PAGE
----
It began so well!
I enjoyed reading this book and meeting the rural Kentuckians. The novel was going along so well and then it wasn't. The story took off in too many directions, plots and sub-plots, and never came together. I reread the book and still found much of it implausible. Truth may be stranger than fiction, but this is fiction! An implausible ending tacked on to a story of poverty, racism, hardship.
That said, you would not be wasting your time if you read this book. Nuggets of simple truths and wisdom are there. The gritty character of Olivia is memorable.
Rated of 5
by Gwendolyn D. (Houston, TX)
A compelling protagonist but a flawed plot
In the backwoods of Kentucky, Olivia Harker Cross struggles to raise her grandson while living with her cantankerous mother and maintaining the family grocery business. Everythings fine in this unconventional family until poachers start killing the Alaskan silver wolves brought to Kentucky by Olivias grandfather. As Olivia investigates the poachers, she uncovers decades-old secrets and must protect her family from the resulting dangers.
The story unfolds from the first-person point of view as Olivia narrates current events and mixes in memories from her childhood. Olivias unique voice is the center of gravity for this novel; its a constant and compelling force:
"All in all, I have a crazy ma'am who owns a hundred dusty Bibles, a leggy boy with a too-soft heart, and no man to bed down with. And an Alaskan silver dying on my kitchen floor."
As engaging as it is, Olivias voice cannot compensate for this novels awkward plotting. The action in the final third of the book feels contrived, loaded with convenient coincidences and overly dramatic scenes. This final section, which reads like a thriller, is out of character with the pacing and style of the first two-thirds of the book. As I mentioned in a prior post, Sweeping Up Glass has the best first chapter Ive read recently. Although the rest of the book didnt live up to the initial promise of the first chapter, Sweeping Up Glass is an enjoyable and worthwhile read, particularly for those who like reading mysteries.
Rated of 5
by Theresa R. (Sierra Madre, CA)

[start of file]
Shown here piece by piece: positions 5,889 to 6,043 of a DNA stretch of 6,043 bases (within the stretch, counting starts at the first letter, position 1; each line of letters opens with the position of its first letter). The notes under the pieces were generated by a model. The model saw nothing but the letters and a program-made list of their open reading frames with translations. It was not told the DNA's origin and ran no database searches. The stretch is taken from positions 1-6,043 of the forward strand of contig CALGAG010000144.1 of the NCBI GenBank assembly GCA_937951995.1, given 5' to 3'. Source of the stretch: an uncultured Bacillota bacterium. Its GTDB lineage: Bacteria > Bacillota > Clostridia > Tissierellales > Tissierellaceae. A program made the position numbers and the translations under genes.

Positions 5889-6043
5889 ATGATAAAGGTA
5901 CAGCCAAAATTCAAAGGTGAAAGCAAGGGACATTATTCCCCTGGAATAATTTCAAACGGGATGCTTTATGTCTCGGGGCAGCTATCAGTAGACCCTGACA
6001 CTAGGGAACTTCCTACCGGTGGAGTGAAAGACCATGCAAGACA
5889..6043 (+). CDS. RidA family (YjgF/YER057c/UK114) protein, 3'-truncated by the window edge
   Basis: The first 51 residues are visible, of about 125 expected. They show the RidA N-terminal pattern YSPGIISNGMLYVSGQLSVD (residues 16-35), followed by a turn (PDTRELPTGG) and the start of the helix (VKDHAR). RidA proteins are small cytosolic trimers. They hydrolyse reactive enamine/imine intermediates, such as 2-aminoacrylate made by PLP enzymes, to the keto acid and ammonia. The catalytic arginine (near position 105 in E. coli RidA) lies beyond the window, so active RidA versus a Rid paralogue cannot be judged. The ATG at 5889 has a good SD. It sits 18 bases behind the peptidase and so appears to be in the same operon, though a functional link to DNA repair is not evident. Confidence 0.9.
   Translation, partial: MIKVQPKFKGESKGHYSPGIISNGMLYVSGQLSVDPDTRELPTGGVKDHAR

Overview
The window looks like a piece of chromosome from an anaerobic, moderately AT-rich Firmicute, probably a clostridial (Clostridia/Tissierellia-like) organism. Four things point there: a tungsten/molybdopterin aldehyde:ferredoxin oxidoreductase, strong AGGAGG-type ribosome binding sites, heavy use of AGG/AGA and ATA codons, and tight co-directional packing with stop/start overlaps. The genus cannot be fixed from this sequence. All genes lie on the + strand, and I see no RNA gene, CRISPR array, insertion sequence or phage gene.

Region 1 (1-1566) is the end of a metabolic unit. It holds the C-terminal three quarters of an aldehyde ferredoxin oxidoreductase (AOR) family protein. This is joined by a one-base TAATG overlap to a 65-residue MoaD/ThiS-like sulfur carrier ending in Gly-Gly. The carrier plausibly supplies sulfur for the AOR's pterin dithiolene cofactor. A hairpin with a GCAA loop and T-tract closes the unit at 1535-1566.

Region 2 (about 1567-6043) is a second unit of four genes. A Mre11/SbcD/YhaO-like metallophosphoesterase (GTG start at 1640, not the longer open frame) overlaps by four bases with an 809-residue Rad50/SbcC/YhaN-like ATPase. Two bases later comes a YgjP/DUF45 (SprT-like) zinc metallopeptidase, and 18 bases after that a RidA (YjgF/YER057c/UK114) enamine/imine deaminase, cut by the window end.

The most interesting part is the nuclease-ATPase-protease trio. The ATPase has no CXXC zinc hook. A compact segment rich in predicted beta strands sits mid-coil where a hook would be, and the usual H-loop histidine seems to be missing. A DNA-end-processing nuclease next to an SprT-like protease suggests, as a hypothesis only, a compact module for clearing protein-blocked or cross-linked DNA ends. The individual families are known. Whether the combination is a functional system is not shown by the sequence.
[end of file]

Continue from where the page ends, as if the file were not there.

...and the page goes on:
There aren't too many books that can grab my attention right away, but this was one of them. The writing style was great - the author's character portrayals and her descriptive prose made this a very easy read and kept me wanting more. I think this would be a great book club read as it would garner a lively discussion!
Rated of 5
by Christine H. (Canton, OH)
Sweeping Up Glass
I found this book to be a very easy read, easy to follow, and well written. The author kept my attention making me feel very much part of the story with her description of the area of Kentucky where the story took place. The suspense at the end in particular made me not want to put the book down.
This book would be an especially good book for summer reading, on vacations or just to pass a rainy weekend. The story would be appealing to the young adult/older teen however, the sexual descriptions in the last chapter may be objectionable to some.
Rated of 5
by Chrisanne K. (Cape Coral, Florida)
I can't get no ..Satisfaction
I love great narratives and characters that ignite passion and a plot that is dappled with factual fiction and this book has all that...however, it comes up short. I do think that it was delivered hastily and could have...should have... delved deeper into its own story...Instead of leaving me wanting more it has left me wanting to know more and knowing that it can't happen...kinda like waking in the middle of a great dream.
Rated of 5
by Cynthia (Aurora CO)
I was swept up by the force of Wall's protangonist, Olivia Harker. Gritty, combative, dirt-poor, this back-woods Kentuckian is both blessed and cursed with an innate and absolute sense of right and wrong. That's not to say she doesn't do wrong, she just knows what she's doing is wrong. Olivia is brutally honest about her life and her relationships - her love for her "Pap" and the boy Will'm, the hatred of her mother, her friendships with the "coloreds" of her hometown and even in her protectiveness of the silver-faced wolves that live in her mountains. I'd like to think that Olivia and I would be friends.
However, the book is flawed by its ambitiousness. Wall has too many stories to tell here - the life and relationships of Olivia, the plight of the blacks during the early decades of the 20th Century, and the mystery - and they can't be told in 278 pages without neglecting one or two. I think it's the mystery which is the most cheated. The actual mystery isn't presented until the last quarter of the book - although in hindsight there were clues of an upcoming mystery, they were too subtle to put me on alert. By the time the mystery is presented, it's too late and the ending feels rushed and unsatisfying. Which is unfortunate because the storyline is interesting and the characters well worth knowing.
I wouldn't have classified this book as a mystery, but as a woman's book. For a book club that likes strong women heroines, this would be a good read.
Rated of 5
by Vicki (York PA)
Good read once the action starts!
In my opinion Sweeping Up Glass was a good read but not one that I would highly recommend. The plot seems somewhat disjointed and we never get to really explore any one issue very deeply. The relationships between the characters also seem to be a bit unreal and that may be because we never get to delve too deeply there either.
U.S. ebook sales up in 2012, but rate of growth is slowing(May 16 2013) In 2012, trade book sales (i.e. non academic book sales) rose 6.9%, to $15.049 billion, and e-book sales continued to grow, although the rate of growth...